A First Crack at a French Omelette…

Well it’s back to reality now.  We came back on Thursday from a fabulous trip to England to see friends and family.  Thursday was a 21 hour day so I barely avoided going face first into the pillow when we made it home.  A friend of ours asked me what I missed when we were gone and it was a bit erm ketchup?  Seriously, when we move back we’ll be asking any visiting friends to bring us ketchup.

Of course I missed our kitchen.  My husband and I got a bit of cooking in, there was an amazing leg of lamb, but it’s hard when it’s not your kitchen.  Not knowing where things are slow you down!  And if you are trying to cook to allow your mother-in-law to relax, it’s hard for her to relax if you are asking where things are.  But we did our best.

After doing a few travel and train posts I was anxious to get back to recipes though the jet lag held me back a bit but today was better.  I thought I’d be bold and go for a French omelette.  The fluffy, creamy, make in a few seconds but has a high level of technique kind.  And as it was my first time, take pictures!  Hmmm.  Maybe the jet lag hasn’t worked it’s way through yet.  But I did it anyway.

I used Julia Child’s book Mastering the Art of French Cooking for this.  It highly recommends a non stick omelette pan.  Which I don’t own.  I own a crepe pan.  I think I upped the level of difficulty right there as it is helpful to have some sides to the pan.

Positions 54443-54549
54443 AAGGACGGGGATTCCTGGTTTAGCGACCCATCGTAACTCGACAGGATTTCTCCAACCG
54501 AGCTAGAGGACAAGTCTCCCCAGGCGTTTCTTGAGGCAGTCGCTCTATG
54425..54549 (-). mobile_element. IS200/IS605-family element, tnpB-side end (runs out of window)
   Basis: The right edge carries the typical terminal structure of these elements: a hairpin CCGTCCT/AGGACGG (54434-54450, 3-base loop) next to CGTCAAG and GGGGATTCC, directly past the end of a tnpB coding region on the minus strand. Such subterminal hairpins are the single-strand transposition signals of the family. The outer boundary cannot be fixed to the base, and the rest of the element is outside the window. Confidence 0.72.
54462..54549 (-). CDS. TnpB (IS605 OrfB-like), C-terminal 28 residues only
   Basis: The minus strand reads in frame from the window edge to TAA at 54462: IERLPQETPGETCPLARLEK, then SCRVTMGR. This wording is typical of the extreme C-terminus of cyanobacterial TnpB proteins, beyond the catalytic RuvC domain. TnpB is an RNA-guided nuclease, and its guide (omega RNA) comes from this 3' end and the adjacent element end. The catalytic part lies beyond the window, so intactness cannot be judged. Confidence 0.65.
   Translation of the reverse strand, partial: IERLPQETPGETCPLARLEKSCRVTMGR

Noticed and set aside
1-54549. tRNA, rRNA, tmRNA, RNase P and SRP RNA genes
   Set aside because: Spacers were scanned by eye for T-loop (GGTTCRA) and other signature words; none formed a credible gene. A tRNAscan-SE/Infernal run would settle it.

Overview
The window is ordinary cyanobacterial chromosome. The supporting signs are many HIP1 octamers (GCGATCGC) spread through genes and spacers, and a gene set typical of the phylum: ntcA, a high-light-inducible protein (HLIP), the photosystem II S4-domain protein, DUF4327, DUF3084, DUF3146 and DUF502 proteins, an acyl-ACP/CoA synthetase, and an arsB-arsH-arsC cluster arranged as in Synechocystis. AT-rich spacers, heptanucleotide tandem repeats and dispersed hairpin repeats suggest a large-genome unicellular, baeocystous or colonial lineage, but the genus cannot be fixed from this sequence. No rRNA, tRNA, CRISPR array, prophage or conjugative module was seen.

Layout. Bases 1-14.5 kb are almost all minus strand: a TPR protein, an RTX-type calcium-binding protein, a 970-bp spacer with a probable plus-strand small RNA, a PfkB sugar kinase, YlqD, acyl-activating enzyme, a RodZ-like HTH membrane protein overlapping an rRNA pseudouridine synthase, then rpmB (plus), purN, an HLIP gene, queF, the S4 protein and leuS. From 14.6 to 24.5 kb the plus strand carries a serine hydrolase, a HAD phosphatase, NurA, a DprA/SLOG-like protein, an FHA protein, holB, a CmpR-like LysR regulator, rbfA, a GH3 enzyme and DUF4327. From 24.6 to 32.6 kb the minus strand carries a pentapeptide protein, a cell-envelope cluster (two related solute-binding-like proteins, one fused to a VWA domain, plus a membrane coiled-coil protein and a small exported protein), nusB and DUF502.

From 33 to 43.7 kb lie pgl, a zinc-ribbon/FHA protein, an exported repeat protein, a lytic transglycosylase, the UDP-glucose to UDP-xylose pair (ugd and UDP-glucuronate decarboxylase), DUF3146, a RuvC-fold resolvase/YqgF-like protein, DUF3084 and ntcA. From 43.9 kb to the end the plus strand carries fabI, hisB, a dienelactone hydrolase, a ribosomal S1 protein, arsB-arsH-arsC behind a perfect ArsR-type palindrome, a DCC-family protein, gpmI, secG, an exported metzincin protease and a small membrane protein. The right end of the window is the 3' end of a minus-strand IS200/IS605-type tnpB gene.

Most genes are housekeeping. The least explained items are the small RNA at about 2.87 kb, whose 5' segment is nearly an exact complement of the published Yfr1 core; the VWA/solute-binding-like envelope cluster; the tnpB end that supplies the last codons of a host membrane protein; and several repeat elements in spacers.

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The cooking of the eggs is very quick so prep the ingredients beforehand.  I chopped up fresh thyme and chives from the garden and grated a 1/4 cup of fresh parmesan.  In a bowl beat 2-3 eggs until blended.  Don’t whip them just get them integrated.  Add salt and pepper to taste.

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Heat a tablespoon of butter in the pan you are going to use, moving it about to coat the sides and the bottom.  The book says that once the foam subsides and just before the colour changes it is hot enough.

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Add the eggs and slide the pan back and forth.  The book recommends using a fork but as I don’t want to scratch the pan I used a silicon spatula but you want to stir the eggs quickly as the eggs thicken.  Not scramble them mind but keep the egg moving as it spreads out to cook.  This only takes a few seconds.

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As it begins to fluff up and starts to look like a broken custard add your fillings.  And when they said in a few seconds they weren’t kidding.  I could have used three arms for this with taking photos!

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Gently move it about folding it over itself by bringing the pan to a 45 degree angle.  If it sticks whack the handle a few times.  However you do this you don’t want the eggs to stick.  They’ll start overcooking.  Roll it onto a hot plate.

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Add a bit of butter to melt over the top and serve.  I was quite pleased with this being the first attempt but I can see I need some practice.  I don’t mind.  🙂

PS, I see coming back to the PC that the website changed.  Anyone know how to preview before publishing?  I can’t find it.

Tartiflette – And Can’t We Give Our Kids More Credit?